Four Maine breweries have signed on to an effort to fight the Trump administration’s plan to repeal a rule that gave the Environmental Protection Agency wide authority to regulate pollution in wetlands and other bodies of water that run into major rivers. Rising Tide Brewing Co., Baxter Brewing Co., Allagash Brewing Co. and Maine Beer Co. signed a letter to the EPA and the U.S. Army Corps of Engineers objecting to rescinding the Clean Water Rule, which was issued in 2015 under the Obama administration. “We oppose any changes to the Clean Water Rule that would weaken the protections it established....Our craft breweries depend on those waterways to provide the clean water that we use to brew our beer,” the letter says. Maine breweries employed 1,660 people and contributed $228 million to the state’s economy last year.
Opinion: The Wabanaki helped us secure self-governance; it’s time we returned the favor
Bangor Daily News - Monday, July 3, 2017 

The Wabanaki flourished in what we recognize as Maine. The many distinct people who once called this area home have been reduced to four federally recognized tribes: the Aroostook Band of Micmacs, the Houlton Band of Maliseet Indians, the Passamaquoddy Tribe and the Penobscot Nation. The four resilient, surviving tribes battle the state government every day to live free as their beliefs, cultures, values, spirituality, traditions and ancestors inform them to live. Why does Maine and the United States withhold from them what we declared 241 years ago as the inherent rights of all human beings? ~ Cassandra Wright, Maine Episcopal Committee on Indian Relations, Orono
Changes to Cod, Haddock, Flounder Quotas Eyed in New England
Associated Press - Monday, July 3, 2017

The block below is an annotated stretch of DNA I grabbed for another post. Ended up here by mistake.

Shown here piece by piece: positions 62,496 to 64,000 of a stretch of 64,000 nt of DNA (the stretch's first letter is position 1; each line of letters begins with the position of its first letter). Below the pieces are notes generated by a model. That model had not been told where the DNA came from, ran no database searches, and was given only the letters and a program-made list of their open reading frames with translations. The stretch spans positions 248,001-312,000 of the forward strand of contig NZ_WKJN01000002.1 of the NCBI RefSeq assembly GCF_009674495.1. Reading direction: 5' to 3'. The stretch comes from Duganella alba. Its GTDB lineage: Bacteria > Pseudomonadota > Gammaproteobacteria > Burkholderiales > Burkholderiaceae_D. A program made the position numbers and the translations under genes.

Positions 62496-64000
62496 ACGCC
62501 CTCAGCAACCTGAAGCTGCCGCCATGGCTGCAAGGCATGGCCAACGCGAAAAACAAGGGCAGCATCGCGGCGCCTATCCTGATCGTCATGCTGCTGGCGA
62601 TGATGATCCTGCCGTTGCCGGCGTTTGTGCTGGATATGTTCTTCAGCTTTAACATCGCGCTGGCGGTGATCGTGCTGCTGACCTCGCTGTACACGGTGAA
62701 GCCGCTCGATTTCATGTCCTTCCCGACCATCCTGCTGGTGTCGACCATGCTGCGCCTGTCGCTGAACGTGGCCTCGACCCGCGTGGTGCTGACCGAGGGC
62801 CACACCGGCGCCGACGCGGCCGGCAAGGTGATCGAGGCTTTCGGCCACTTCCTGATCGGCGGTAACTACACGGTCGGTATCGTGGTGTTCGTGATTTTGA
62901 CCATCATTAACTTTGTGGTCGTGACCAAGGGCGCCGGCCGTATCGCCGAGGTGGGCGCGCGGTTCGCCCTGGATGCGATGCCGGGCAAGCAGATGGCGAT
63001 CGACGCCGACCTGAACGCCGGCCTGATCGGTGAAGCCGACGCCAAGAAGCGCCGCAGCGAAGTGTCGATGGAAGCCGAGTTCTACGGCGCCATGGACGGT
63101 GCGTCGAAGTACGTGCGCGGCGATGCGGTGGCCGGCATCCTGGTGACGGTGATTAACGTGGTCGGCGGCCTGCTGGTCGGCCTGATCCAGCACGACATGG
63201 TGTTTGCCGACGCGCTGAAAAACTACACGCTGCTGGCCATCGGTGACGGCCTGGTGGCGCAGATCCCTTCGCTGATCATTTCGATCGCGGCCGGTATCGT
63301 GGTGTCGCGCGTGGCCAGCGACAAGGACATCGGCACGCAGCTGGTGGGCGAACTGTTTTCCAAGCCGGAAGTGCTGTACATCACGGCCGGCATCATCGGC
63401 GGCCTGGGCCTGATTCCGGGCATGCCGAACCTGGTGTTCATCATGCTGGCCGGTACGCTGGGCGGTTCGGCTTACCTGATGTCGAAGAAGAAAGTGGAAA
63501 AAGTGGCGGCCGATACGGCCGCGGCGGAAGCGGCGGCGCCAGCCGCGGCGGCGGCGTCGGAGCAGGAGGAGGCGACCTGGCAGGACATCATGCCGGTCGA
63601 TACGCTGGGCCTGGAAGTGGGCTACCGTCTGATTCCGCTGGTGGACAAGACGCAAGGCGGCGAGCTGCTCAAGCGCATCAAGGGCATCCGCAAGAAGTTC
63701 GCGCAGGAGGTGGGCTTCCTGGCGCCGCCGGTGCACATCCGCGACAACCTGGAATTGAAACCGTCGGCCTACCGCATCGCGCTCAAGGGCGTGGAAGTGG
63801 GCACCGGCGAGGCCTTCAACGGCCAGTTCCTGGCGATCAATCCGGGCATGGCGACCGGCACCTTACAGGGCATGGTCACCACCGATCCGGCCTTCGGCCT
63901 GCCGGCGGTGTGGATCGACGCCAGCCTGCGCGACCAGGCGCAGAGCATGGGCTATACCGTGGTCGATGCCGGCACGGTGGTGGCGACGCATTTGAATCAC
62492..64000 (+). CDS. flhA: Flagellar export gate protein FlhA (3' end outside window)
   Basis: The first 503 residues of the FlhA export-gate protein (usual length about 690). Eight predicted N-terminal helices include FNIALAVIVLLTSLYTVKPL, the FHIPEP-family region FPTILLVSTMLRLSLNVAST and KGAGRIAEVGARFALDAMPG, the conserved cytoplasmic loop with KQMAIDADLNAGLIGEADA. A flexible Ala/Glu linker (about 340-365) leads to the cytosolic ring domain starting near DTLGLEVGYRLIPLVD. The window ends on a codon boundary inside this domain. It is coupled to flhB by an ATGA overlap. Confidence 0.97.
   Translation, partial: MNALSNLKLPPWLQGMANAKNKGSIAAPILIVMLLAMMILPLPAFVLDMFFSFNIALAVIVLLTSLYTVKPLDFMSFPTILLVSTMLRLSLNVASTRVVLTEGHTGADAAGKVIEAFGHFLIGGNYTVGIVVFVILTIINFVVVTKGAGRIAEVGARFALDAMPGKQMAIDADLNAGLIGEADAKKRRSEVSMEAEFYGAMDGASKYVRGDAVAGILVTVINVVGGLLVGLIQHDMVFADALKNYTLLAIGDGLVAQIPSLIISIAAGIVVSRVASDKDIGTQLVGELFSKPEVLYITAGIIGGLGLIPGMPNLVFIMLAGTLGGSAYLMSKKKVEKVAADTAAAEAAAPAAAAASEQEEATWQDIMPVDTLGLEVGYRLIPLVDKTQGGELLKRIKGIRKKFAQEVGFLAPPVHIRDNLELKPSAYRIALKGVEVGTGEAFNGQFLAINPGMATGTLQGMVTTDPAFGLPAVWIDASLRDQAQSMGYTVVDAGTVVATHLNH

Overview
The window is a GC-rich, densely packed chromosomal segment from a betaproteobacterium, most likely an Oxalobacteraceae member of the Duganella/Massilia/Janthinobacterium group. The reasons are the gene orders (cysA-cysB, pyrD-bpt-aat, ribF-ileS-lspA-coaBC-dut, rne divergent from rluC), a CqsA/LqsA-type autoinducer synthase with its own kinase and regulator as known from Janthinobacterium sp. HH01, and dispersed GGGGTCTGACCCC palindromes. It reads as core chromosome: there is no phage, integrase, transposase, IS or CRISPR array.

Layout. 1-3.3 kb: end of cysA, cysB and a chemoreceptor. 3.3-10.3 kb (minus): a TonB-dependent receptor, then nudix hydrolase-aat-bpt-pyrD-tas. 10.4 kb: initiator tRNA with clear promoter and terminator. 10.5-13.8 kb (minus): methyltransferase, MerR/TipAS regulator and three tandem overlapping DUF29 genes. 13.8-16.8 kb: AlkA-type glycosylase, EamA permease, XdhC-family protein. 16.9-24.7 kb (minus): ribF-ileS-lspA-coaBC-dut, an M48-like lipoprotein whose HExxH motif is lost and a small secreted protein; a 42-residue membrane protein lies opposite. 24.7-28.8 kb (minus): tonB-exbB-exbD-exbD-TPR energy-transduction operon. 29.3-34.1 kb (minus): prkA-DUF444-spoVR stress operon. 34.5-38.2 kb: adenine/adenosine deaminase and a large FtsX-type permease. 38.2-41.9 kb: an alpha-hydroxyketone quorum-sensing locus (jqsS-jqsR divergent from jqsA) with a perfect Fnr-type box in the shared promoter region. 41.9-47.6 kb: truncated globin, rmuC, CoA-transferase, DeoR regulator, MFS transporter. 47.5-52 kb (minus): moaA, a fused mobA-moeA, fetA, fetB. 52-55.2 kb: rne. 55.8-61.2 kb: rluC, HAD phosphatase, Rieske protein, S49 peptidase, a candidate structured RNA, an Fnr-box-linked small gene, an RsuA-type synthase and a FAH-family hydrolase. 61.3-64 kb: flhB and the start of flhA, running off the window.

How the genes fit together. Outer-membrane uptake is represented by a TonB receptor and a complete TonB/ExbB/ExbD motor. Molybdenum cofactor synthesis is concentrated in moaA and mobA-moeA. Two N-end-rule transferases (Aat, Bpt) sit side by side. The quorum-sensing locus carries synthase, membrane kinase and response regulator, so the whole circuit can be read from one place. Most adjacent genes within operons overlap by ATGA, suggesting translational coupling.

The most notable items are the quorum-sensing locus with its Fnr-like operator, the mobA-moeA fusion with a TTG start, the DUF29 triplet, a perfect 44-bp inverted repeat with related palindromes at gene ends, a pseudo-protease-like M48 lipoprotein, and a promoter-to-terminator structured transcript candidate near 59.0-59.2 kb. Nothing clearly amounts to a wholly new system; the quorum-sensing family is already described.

New England fishermen search for cod in two key fishing areas, Georges Bank and the Gulf of Maine. Regulators have enacted a series of cutbacks to the cod quota in those areas in recent years as cod stocks have dwindled. This year, regulators want to trim the Georges Bank cod quota by 13 percent and keep Gulf of Maine's quota the same. They also want to keep the Georges Bank haddock quota about the same and enact a 25 percent increase for the Gulf of Maine haddock quota. Changes are also planned for some flounder species. The National Marine Fisheries Service is collecting comments about the proposal until Friday.
Maine’s new monument offers chance for rustic adventures
Associated Press - Monday, July 3, 2017 

Maine’s new Katahdin Woods and Waters National Monument is now welcoming guests for its first full summer as a monument. The monument was designated by President Barack Obama late last summer in a move that has caused controversy for almost a year. But it’s now open to the public, and it’s more than 87,000 acres (35,000 hectares) of forested wilderness in far northern Maine. The land is home to bears, moose, eagles and breathtaking views of Mount Katahdin, the highest peak in the state. Much of the site remains undeveloped, and a visit is a rustic experience. Here’s a guide to what awaits at Katahdin Woods and Waters, and what the future might have in store.
Rewilding cougars in the Maine woods
Boothbay Register - Monday, July 3, 2017 

On Wednesday, June 28, a five-member panel discussed the possibility of bringing, or rewilding, a permanent population of mountain lions, or cougars, to the East. The forum “Mountain Lions in Maine: Rewilding the Maine Woods” drew about 125 people to the Round Top Darrow’s Barn in Damariscotta.
Column: The art of the self deal
Forecaster - Monday, July 3, 2017